In this brief, we estimate that the annual cost of uncompensated health care for the uninsured would decrease from $61 billion to $25 billion under health reform legislation passed in the House. Because the government finances about three-quarters of uncompensated care, up to $27 billion per year could be used to offset the expansion of Medicaid and subsidies to employers and individuals. Overall, employers' net costs would increase by 2.9 percent over the current system, but small employers' net costs would decrease 8 percent due to employer subsidies, the expansion of Medicaid, and exemptions from penalties for not offering insurance.
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During the debate over health care reform, the cost of health insurance for smaller employers has been a particular concern, since they are currently at a significant disadvantage in purchasing coverage for employees compared to larger firms.1 Compared to larger firms, smaller firms face higher administrative loads on small-group insurance products, have a much greater variance in health insurance premiums, and tend to have lower wage workers who benefit less, on average, from the exclusion of employer-sponsored insurance premiums from taxable wages. As a result, smaller employers are currently much less likely to purchase insurance on behalf of their employees, and
their employees are more likely to be uninsured. A key objective of the House bill is to reduce the disadvantages that small employers currently face in providing health insurance to their employees.
The United States now spends considerable sums on the medical needs of the uninsured. This spending puts significant strain on the health care system because the uninsured receive billions of dollars worth of “uncompensated” care—medical care that is either freely donated by providers or results in an unpaid bill. Hadley et al. (2008) estimated that in 2008 the uninsured received about $56 billion in uncompensated care during the time they lacked insurance coverage.2 The government paid the lion’s share of this bill—about $43 billion—through Medicare and Medicaid Disproportionate Share Hospital (DSH) payments, graduate medical education payments, various other federal programs, and state and local tax appropriations. To the extent that uninsured people gain insurance coverage under reform, these resources could be redirected, for example, towards offsetting government costs.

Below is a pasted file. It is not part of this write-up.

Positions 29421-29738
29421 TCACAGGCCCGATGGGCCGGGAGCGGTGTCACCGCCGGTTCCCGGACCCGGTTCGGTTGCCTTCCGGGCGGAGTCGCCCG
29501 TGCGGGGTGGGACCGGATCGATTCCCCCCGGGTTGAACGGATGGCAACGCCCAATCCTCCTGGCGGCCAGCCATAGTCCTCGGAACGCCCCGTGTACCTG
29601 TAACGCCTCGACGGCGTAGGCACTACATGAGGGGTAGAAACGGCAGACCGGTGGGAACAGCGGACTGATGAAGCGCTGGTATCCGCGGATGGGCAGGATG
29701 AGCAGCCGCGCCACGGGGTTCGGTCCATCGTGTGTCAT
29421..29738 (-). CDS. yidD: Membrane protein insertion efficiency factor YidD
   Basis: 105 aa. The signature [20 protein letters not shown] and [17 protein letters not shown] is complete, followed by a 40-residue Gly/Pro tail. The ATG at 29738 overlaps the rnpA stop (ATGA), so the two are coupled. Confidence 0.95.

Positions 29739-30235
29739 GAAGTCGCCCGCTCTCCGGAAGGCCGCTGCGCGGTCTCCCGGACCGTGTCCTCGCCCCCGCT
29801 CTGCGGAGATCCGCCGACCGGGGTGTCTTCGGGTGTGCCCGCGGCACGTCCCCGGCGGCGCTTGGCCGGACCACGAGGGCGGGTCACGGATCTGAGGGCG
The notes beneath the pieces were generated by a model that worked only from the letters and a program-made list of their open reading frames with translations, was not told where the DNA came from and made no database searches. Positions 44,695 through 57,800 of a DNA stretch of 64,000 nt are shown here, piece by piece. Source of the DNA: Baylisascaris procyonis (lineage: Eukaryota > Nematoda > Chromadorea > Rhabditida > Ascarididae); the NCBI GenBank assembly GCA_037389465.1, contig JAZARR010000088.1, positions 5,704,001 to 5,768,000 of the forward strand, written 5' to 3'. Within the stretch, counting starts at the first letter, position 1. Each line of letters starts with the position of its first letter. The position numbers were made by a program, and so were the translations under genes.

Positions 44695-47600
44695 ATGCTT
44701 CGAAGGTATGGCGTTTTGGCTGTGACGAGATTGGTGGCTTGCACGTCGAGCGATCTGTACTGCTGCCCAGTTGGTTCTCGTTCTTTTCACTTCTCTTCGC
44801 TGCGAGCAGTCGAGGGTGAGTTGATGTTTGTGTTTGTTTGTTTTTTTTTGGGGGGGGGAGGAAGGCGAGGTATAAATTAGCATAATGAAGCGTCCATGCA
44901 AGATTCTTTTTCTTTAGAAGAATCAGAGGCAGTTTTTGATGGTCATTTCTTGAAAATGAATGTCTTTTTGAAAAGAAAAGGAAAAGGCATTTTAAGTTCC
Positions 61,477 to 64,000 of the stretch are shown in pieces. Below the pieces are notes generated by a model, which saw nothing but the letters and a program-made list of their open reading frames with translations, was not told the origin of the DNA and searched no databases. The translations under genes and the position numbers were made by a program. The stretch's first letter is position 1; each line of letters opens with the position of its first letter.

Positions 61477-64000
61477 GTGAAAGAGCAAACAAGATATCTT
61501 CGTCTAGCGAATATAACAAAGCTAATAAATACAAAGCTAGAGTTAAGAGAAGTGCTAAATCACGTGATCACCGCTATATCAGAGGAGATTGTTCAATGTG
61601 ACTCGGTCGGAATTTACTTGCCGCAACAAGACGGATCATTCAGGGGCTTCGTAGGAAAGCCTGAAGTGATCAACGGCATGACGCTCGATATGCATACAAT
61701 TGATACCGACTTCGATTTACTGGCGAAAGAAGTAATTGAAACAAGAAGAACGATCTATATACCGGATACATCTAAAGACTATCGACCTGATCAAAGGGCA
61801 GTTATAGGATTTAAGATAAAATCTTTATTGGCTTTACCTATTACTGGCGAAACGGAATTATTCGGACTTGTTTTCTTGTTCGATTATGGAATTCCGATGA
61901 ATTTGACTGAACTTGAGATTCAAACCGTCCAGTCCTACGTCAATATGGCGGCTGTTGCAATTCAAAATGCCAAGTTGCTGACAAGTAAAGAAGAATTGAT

In this brief, we compare the distribution of health care spending in the current system to spending under reform, in particular looking at how spending would change for employers of different sizes, government, families, and uncompensated care. We focus this analysis on the bill passed by the House of Representatives on November 7, 2009, using a microsimulation model to estimate cost and coverage implications of the key provisions of the Affordable Health Care for America Act (H.R. 3962).3 Results suggest that reform would lead to lower costs for small firms while expanding coverage among employees and their dependents. In addition, we find that savings from decreases in uncompensated care under reform could provide significant spending offsets for federal and state governments. In the discussion section, we suggest how the results could differ under the proposed Senate bill.
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